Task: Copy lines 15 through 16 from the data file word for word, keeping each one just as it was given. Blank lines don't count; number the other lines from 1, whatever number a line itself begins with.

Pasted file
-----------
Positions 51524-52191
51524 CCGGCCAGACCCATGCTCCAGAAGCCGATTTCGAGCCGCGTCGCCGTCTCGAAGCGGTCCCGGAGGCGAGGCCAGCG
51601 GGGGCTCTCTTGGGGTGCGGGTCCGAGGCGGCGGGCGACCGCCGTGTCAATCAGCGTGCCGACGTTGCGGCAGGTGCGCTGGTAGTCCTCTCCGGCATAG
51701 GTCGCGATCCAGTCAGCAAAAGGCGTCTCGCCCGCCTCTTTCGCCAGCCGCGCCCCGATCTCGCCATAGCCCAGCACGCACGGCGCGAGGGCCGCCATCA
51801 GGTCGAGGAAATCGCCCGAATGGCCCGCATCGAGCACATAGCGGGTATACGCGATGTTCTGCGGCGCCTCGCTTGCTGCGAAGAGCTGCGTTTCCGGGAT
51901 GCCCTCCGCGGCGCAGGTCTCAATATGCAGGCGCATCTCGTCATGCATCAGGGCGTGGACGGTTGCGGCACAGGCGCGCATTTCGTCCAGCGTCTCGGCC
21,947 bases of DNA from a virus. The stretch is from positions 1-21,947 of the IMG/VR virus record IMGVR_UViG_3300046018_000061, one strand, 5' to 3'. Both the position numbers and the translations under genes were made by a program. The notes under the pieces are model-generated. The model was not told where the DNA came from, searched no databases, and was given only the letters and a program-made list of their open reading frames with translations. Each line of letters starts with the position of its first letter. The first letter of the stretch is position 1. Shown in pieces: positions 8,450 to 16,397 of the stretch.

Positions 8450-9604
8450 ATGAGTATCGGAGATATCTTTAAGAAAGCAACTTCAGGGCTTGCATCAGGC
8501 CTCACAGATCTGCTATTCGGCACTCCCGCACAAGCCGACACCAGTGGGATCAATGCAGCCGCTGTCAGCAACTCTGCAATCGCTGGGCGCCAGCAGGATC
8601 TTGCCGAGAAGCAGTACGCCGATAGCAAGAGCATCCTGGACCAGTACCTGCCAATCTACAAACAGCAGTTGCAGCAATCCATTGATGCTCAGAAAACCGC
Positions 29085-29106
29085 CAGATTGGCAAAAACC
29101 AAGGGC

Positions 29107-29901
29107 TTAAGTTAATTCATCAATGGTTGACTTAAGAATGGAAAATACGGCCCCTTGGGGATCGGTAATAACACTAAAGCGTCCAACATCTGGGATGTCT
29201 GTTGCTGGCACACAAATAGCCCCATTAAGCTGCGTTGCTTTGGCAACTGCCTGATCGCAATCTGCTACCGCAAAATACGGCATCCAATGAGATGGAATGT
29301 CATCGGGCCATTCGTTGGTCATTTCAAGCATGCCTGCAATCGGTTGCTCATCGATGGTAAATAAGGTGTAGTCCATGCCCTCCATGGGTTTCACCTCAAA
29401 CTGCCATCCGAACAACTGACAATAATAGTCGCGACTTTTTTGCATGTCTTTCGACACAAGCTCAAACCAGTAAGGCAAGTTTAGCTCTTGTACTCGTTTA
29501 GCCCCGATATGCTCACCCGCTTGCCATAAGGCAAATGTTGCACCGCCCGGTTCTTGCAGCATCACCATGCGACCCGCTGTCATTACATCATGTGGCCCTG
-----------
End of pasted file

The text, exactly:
Positions 29107-29901
29107 TTAAGTTAATTCATCAATGGTTGACTTAAGAATGGAAAATACGGCCCCTTGGGGATCGGTAATAACACTAAAGCGTCCAACATCTGGGATGTCT